Cats naturally seek out bare soil to use as their toilet space, making gardens their favorite outdoor litter box. This causes damage to plants, gives off a seriously unpleasant odor, and very unsanitary condition.

Because they don’t like the smell, you can use coffee grounds in the garden to deter cats from using your garden as a litter box. By regularly sprinkling used grounds in and around your garden, cats will eventually decide to find a new bathroom spot.

Body scrub

More than one website touts the joys of  DIY coffee bean body scrub. According to, “The caffeine can help diminish the appearance of cellulite, and the coconut oil will hydrate and smooth your skin to perfection.” Not bad, right? Certainly worth a try.

To make a coffee body scrub, thoroughly mix together 1 cup used (or fresh) grounds, 1/2 cup white or brown sugar, and 1 cup coconut oil. To use, massage the scrub into wet skin to stimulate and exfoliate. Rinse with warm water. Your skin will be soft and hydrated.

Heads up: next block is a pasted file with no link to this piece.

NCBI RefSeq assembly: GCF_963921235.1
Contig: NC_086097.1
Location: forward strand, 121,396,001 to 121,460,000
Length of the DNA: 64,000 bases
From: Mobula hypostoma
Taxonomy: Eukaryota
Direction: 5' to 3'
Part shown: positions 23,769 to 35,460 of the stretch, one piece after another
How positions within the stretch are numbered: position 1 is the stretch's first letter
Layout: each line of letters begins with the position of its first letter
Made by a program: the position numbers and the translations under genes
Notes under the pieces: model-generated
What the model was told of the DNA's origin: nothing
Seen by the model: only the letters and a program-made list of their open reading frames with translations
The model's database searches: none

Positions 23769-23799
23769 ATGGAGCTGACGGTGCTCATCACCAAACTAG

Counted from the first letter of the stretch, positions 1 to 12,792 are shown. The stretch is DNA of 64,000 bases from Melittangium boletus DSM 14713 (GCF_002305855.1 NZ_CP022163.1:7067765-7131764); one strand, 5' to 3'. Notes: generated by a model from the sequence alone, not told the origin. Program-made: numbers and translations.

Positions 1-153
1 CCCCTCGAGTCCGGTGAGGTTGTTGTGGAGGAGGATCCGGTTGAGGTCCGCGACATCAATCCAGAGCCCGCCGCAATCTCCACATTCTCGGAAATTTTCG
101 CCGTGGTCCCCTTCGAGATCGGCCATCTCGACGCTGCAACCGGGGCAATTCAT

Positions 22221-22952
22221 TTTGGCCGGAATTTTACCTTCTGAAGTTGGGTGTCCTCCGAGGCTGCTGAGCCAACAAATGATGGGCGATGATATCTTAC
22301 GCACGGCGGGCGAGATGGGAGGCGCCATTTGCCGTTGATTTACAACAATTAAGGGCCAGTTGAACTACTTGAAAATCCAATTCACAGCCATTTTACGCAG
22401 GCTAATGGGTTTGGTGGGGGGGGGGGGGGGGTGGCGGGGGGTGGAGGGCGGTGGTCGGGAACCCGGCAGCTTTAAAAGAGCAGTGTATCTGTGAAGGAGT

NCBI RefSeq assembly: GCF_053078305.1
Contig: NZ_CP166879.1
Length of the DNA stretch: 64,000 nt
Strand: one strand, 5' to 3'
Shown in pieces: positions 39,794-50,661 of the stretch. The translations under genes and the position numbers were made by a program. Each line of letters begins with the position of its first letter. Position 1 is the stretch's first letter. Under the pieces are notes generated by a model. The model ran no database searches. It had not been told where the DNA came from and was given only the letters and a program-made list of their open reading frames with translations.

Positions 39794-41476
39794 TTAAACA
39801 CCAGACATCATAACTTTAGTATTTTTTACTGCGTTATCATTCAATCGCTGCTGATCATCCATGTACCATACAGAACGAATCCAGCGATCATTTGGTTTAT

Hand scrub and exfoliant

This is so easy and also super effective to clean and exfoliate hands after time in the garage or garden. Melt a bar of glycerin soap in a double boiler set over medium heat. Once melted, stir in about 1/3 cup old coffee grounds. Pour into a mold and allow to cool fully. Coffee grounds are a natural exfoliant.

Hair growth

This study on both humans and animals found that applying caffeine to the skin increases blood flow and accelerates hair growth. Here’s the routine: Before you shampoo, take a handful of coffee grounds and massage them into your scalp and hair for several minutes. Rinse away then shampoo as normal. Repeat at least twice a week. This very small amount of grounds down the sink occasionally is not likely to cause problems.